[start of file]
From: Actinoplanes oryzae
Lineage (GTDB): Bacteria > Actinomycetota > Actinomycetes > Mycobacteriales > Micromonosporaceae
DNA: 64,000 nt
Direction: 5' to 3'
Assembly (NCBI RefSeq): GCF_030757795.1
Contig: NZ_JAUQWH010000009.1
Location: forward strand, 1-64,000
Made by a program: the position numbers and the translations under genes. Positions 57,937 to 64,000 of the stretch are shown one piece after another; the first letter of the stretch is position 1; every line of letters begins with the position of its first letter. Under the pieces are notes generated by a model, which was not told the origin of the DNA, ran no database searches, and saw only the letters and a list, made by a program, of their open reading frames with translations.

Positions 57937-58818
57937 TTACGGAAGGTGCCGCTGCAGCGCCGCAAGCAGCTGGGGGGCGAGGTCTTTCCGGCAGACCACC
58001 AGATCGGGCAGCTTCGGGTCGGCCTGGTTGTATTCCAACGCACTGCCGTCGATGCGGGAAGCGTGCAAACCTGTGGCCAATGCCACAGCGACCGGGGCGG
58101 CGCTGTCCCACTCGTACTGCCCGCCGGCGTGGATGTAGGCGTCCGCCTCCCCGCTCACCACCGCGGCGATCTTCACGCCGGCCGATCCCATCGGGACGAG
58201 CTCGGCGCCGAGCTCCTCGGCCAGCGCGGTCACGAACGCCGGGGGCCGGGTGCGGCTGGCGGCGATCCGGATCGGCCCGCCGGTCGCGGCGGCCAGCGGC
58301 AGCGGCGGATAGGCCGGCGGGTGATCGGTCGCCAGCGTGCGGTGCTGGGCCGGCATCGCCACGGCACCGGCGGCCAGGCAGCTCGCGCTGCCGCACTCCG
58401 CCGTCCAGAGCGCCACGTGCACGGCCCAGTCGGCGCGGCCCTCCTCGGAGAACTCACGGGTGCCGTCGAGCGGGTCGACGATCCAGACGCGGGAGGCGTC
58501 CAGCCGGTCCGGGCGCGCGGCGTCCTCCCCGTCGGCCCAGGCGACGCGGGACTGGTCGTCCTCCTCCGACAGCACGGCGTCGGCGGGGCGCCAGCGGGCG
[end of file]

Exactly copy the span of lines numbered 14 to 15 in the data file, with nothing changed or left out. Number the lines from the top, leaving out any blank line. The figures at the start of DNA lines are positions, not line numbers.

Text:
58301 AGCGGCGGATAGGCCGGCGGGTGATCGGTCGCCAGCGTGCGGTGCTGGGCCGGCATCGCCACGGCACCGGCGGCCAGGCAGCTCGCGCTGCCGCACTCCG
58401 CCGTCCAGAGCGCCACGTGCACGGCCCAGTCGGCGCGGCCCTCCTCGGAGAACTCACGGGTGCCGTCGAGCGGGTCGACGATCCAGACGCGGGAGGCGTC